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Heart of Darkness - Joseph Conrad
Member Name: michaelhudson
Heart of Darkness - Joseph Conrad
Date: 07/08/03, updated on 07/08/03 (614 review reads)
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Heart of Darkness, a novella based on his diaries and published twelve years later, is Conrad's masterpiece, a challenging, engaging, at times insanely difficult read that peers slowly and deliberately back into the abyss. Writing in his third language, Conrad's prose and symbolism struggles for precision just as his imperfect narrator, Marlow, fights against the truth in the mournful gloom on the interminable river.
Marlow, framed by an unseen second narrator in one of Conrad's masterful plot devices, is a physical wreck of a man, an ironically observed liberal, "a partisan of methods for which the time was not ripe." From a pitch black berth on the Thames, itself once no more than the very end of the world before the Romans came with legionnaires, wine and tax gatherers, he recounts a journey through the Congo in search of the enigmatic Kurtz, a man who sends in as much ivory as all the other agents put together, an exceptional functionary who came to Africa to improve and instruct, but a man now rumoured to be lacking in restraint.
That much is the plot, though 100 pages hardly gives room for much further development. So if you're picking up Heart of Darkness anticipatin
g action and adventure, or if your head is full of Wagner, Marlon Brando and the smell of napalm in the morning, then reading Conrad will likely as not be an immense disappointment to you. The pace, even when we finally reach Kurtz, is ponderous, the symbolism sometimes as impenetrable as the immense trees on each bank of the river, the characters exist merely to illustrate the incomprehensible, the ending is a compromise between the real and the imagined, and the rest has to be re-visited, re-interpreted and re-analysed for any semblance of meaning.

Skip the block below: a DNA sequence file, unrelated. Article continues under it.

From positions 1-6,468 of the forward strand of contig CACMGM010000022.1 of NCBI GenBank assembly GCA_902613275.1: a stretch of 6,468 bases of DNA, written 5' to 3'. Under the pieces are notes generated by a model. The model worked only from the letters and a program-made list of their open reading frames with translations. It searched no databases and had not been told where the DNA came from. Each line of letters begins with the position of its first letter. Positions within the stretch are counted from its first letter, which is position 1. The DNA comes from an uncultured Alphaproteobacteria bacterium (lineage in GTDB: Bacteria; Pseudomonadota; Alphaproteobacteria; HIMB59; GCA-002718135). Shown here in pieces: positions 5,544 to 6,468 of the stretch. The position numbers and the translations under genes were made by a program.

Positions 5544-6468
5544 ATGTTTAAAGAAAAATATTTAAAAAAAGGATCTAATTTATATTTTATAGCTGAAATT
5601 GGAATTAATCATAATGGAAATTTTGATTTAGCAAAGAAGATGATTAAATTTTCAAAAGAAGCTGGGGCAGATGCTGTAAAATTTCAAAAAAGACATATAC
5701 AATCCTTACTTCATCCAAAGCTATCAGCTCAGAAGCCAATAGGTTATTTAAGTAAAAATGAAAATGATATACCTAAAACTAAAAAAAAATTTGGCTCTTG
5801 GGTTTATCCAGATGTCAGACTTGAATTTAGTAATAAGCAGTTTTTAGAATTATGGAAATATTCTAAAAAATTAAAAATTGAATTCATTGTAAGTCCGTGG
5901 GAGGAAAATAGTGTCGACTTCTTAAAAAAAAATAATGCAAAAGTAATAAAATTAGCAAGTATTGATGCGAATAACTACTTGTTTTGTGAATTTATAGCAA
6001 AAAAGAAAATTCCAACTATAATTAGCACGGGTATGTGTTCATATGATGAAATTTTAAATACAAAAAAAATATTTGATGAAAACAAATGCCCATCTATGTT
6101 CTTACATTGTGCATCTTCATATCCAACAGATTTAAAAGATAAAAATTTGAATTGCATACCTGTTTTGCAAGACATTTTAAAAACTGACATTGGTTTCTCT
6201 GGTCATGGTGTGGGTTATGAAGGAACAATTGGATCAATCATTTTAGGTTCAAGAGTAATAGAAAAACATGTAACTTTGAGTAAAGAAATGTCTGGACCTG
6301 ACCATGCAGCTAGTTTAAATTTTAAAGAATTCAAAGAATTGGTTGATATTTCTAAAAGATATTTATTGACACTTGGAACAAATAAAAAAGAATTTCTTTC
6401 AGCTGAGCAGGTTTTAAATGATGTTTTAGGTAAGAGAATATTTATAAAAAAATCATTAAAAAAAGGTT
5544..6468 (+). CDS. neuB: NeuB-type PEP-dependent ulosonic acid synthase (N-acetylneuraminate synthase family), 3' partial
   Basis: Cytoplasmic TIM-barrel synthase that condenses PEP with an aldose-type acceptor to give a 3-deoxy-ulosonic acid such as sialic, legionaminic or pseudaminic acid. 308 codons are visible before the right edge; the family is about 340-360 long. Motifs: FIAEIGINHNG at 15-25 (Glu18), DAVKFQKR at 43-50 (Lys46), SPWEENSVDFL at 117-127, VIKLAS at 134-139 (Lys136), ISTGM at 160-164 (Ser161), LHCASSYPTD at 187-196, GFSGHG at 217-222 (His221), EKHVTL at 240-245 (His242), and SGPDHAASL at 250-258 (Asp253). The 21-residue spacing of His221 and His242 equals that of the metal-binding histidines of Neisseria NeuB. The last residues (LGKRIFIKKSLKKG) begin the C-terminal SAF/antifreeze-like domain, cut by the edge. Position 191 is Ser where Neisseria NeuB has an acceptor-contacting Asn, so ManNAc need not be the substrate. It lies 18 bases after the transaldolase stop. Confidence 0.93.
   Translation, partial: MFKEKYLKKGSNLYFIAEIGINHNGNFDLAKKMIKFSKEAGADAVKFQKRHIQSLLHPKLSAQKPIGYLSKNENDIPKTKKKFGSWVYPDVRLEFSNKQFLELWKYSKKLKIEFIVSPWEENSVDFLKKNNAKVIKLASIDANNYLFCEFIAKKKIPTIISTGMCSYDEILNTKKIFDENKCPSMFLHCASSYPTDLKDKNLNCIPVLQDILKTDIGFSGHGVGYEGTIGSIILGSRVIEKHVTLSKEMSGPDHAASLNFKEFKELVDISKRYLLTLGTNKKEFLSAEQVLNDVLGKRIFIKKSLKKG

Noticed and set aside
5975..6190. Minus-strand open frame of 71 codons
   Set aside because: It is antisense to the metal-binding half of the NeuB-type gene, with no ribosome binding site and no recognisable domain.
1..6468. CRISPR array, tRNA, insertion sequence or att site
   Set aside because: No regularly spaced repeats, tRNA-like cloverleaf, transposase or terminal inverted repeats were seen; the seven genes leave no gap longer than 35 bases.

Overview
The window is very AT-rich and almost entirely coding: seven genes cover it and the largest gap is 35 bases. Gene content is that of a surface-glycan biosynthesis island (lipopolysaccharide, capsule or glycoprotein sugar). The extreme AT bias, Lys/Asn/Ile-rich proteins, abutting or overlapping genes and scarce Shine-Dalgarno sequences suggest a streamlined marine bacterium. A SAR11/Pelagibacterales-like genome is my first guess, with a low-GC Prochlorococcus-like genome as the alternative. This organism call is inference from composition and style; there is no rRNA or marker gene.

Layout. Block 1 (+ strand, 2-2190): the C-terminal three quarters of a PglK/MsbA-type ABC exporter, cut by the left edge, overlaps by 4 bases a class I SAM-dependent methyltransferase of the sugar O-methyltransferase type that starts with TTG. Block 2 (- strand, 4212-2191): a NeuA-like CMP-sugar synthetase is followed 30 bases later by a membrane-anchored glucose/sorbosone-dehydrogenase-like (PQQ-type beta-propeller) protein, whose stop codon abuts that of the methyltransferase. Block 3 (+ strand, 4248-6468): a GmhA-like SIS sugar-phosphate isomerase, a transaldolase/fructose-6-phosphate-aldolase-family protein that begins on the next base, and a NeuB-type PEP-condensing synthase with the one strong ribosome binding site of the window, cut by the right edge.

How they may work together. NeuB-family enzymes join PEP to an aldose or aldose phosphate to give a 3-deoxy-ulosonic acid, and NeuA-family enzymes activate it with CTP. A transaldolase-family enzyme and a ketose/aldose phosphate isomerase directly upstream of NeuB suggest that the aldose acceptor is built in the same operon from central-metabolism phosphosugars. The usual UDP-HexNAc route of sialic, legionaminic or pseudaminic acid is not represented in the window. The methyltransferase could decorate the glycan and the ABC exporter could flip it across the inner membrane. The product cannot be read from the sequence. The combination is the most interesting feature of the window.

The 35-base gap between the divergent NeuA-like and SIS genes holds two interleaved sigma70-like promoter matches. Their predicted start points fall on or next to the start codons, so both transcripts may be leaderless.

So this is a book that requires work on the part of the reader. Before you open page one you need at least some prior knowledge of what Conrad saw in the Congo, of what he is attacking. You need to feel late-nineteenth century Europe, its deep shadows, rainbow coloured maps and ominous, feverish atmosphere. And then you begin to understand that Kurtz, with his half-English mother, half-French father, German name and Belgian company, is not just a symbol of a continent consumed and corrupted by its own avarice, but also an amalgam of real men, full of ivory lust, altered horribly, self-feeding and defeated by the wilderness within. And only then can you begin to appreciate the evocative imagery of Marlow's return to a Europe unenlightened, petty and impersonal, of the wilderness whispering to Kurtz, a man of high culture and inspired rhetoric, "things about himself which he did not know", of cowardly men "squirting lead" into the tops of trees against which they are but miniscule dots on the landscape, and of soldiers thrown callously into the surf while a limp, greasy French man-of-war stands "incomprehensible. Firing into a continent."
Though accused of racism by some African critics, Conrad is merely as flawed as any white European attacking atrocities committed against cultures he sympathises with rather than understands. True, Africa is at times reduced to metaphor
, and sketches of the indigenous population are made in broad strokes, but his work remains a searing indictment of European colonialism as embodied by the Eldorado Exploration Committee - cruel, reckless and greedy, with the morality of burglars - the unspeakable rites performed by the bloodthirsty pilgrims, and the smashed Kurtz, who decorates his fence with impaled heads and 'trades' for his ivory with Winchester rifles and his own private army. Till in the end we see that the darkness was born of the colonizers themselves, who turned white blanks into so many colours between arbitrary lines on large maps, and brought incomprehension, calamity and supernatural terror to a continent that repays them with internal decay and devastation.
This is a beautiful book, full of uneasiness, metaphor, historical detail and autobiography, veering between extremes of brilliance and boredom, of over elaboration and piercing realisation. You'll fall in love or asleep within the first ten pages of this book and you'll still be no closer to its heart if you last to the very end. But Conrad matters.
"Why this is hell, nor am I out of it." Mestastophilis.
Heart of Darkness is available at amazon.co.uk from £1.50 (Penguin Popular Classics, ISBN 0140620486). The 112 page volume is dwarfed by the Norton Critical Edition (£6.95, ISBN 0393955524), which runs to 438 pages including five essays and background sources.
John Malkovich and Tim Roth starred in a terrible 1994 film version of the novella. Francis Ford Coppola's Apocalypse Now was, of course, loosely based on Conrad?s story.
Conrad was not the only writer to protest at Leopold's genocide, which still resonates in the tragic circumstances of the Congo today. The following websites have background information: